Last month, the Office of Inspector General (OIG) issued a report (PDF) that estimates 15,000 Medicare patient deaths each month are attributable at least in part to the care they received in hospitals.
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The federal watchdog agency tallied adverse events from the National Quality Forum’s list of serious reportable events and other hospital-acquired conditions in the charts of 780 Medicare patients from 2008, then extrapolated the proportions harmed through hospital care (13.5%) or who die as a result of that care (1.5%).
“Because many adverse events we identified were preventable, our study confirms the need and opportunity for hospitals to significantly reduce the incidence of events,” the report concludes. It recommends that the Agency for Healthcare Research and Quality (AHRQ) broadens patient-safety efforts and that the Centers for Medicaid & Medicare Services (CMS) provides further incentives for hospitals to reduce their incidences through its payment and oversight functions.
Confirmation of hospital safety concerns comes from a study published in the New England Journal of Medicine (2010;2363:2124-2134) that found harm to patients in North Carolina hospitals was common and did not decrease from 2002 to 2007.
Christopher Landrigan, MD, of Harvard Medical School and coauthors concluded that 18% of hospitalized patients were harmed through their medical care and, for 2.4%, it caused or contributed to their deaths.
The results of the OIG study are not surprising and might even underestimate the extent of the problem, says Gregory Seymann, MD, a hospitalist at the University of California at San Diego and a member of the Society of Hospital Medicine’s Performance and Standards Committee. The report doesn’t address what proportion of the harmed patients was on a service managed by hospitalists, “but we are in the best position to impact quality and safety—to go to our hospital administrators and get resources earmarked for quality,” he says.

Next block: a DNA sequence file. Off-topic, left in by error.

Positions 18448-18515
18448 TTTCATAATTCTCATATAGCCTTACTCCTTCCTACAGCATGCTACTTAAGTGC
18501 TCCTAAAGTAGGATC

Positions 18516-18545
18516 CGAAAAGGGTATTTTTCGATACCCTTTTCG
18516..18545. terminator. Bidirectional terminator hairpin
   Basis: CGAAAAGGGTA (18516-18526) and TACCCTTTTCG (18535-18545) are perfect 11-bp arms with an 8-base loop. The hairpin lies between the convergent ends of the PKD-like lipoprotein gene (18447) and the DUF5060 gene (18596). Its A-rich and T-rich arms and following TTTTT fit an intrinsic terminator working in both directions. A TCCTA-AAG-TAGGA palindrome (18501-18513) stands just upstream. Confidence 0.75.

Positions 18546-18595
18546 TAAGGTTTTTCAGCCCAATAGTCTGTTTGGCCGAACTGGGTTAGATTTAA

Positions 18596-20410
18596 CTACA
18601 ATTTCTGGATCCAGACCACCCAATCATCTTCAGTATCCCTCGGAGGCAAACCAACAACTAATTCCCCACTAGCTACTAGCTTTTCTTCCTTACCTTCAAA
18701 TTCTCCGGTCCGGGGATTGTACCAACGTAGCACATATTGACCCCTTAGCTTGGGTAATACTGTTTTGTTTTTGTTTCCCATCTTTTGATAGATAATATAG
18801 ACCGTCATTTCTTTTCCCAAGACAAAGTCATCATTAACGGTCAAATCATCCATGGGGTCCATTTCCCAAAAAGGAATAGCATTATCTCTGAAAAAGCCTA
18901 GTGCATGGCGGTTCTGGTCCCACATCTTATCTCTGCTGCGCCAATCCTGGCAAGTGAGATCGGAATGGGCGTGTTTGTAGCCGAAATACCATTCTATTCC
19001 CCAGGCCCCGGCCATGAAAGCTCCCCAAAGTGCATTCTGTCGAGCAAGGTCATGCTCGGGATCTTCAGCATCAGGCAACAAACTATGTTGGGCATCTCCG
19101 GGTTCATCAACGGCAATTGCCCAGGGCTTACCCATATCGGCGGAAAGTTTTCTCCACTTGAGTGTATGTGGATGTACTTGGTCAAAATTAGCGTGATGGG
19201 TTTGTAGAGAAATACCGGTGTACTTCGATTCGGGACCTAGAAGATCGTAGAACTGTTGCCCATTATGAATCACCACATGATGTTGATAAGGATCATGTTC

Such results also mirror findings from the Institute of Medicine’s landmark 1999 report To Err is Human, adds Andrew Dunn, MD, a hospitalist at Mount Sinai Medical Center in New York City. “They suggest that medical errors are rampant in hospitals,” he says. “Because the incidence of harm is so broad across the elderly population, quality-improvement efforts in hospitals need to be across the board.”
Every hospitalist should be involved with these efforts, Dr. Dunn says. “There’s no putting your feet up. There’s always room to improve quality,” he adds. He predicts that safety outcomes will increasingly be tied to hospital reimbursement, “which is a good thing. It’s very motivational.”